played -- you`ve covered him for a while. I`m just curious what your
reaction is to watching the vice president speak that way. That`s a tone
we don`t usually see from him.

MITCHELL: I know. And I`ve known Joe Biden since he first became a
senator. I was a local reporter in Philadelphia, and Delaware, used to
consider itself (ph) as the third Pennsylvania senator.

He is heartbroken. And he doesn`t know, according to all of my
reporting, whether he and his family have the emotional strength to make
this race. That said, he wants to do it. He would love to run for
president. He thinks he`s more qualified than Hillary Clinton, according
to a lot of people who`ve spoken to him. But he doesn`t know that he can
actually do this.

And I think, for one, that it would be a terrible political fact for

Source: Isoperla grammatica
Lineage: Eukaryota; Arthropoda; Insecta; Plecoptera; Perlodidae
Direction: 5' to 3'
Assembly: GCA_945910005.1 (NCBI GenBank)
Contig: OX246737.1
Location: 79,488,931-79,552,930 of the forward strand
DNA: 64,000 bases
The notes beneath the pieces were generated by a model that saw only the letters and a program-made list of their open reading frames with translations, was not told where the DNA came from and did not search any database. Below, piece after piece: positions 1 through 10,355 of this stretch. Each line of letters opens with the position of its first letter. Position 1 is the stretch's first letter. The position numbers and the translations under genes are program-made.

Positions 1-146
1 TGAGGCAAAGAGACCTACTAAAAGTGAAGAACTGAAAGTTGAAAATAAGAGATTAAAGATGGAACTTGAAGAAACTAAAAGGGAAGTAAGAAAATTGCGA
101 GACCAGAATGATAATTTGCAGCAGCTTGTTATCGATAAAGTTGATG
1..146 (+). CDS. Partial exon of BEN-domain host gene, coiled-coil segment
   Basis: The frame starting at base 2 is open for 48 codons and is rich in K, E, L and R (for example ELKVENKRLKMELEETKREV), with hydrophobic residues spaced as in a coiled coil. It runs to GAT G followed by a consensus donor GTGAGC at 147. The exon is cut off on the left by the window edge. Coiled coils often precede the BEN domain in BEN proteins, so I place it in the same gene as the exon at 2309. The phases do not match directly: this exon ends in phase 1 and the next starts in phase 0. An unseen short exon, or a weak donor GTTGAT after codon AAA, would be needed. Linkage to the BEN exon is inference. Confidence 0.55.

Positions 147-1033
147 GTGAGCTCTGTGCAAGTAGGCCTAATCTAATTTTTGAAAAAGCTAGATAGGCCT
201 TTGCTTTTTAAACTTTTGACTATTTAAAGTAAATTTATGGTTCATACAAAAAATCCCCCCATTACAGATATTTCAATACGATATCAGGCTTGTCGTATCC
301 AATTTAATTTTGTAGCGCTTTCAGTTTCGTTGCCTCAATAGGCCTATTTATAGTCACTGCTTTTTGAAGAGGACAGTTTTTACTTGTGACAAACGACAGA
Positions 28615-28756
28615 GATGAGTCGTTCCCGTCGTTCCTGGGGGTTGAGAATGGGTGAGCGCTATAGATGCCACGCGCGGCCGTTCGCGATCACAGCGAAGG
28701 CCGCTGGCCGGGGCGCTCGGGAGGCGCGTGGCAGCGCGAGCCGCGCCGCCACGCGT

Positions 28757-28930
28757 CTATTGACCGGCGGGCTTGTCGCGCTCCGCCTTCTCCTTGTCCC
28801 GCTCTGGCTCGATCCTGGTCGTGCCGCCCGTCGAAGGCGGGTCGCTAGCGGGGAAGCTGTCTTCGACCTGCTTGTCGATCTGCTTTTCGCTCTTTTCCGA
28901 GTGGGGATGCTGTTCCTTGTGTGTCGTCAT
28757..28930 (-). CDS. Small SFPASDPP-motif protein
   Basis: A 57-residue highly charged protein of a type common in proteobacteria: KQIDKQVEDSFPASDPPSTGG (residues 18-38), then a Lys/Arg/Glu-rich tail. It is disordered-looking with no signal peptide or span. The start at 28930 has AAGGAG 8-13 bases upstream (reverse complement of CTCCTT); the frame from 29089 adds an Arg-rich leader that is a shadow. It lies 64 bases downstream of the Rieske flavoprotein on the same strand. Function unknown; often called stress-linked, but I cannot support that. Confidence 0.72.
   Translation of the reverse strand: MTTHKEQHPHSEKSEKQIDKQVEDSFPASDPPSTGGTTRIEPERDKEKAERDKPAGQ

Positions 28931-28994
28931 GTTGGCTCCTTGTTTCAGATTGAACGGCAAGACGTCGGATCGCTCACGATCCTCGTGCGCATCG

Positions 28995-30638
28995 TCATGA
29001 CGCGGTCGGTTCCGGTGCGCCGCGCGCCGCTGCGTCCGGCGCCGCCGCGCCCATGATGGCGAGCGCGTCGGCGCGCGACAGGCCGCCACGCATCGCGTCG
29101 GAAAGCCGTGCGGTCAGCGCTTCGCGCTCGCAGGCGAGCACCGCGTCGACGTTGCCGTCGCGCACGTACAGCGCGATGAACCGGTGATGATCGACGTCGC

Clinton if Biden were to get into the race because I don`t think it helps
her and toughens her up, I think it just divides the party and makes it a
whole lot more difficult for the Democrats to be competitive.

KORNACKI: All right. Well, also, on a key foreign policy question,
Hillary Clinton backed the president on the Iran nuclear deal. She also,
though, had some tough talk for Iran.

(BEGIN VIDEO CLIP)

MITCHELL: What do you say to your friends, many of them in the Jewish
community, who think this is a terrible deal?

CLINTON: I believe that the agreement is not perfect. It is by no
means some kind of validation of Iran. You know, my view is, Don`t trust,
and verify. But it is a very important step, and it is better than the
alternative.

So on Wednesday, I will be outlining in great detail both why I
support the agreement, but equally importantly, what I would do as
president to enforce it, to hold Iran accountable and to make clear that no
options were off the table, that they can never, ever have a nuclear
weapon.

(END VIDEO CLIP)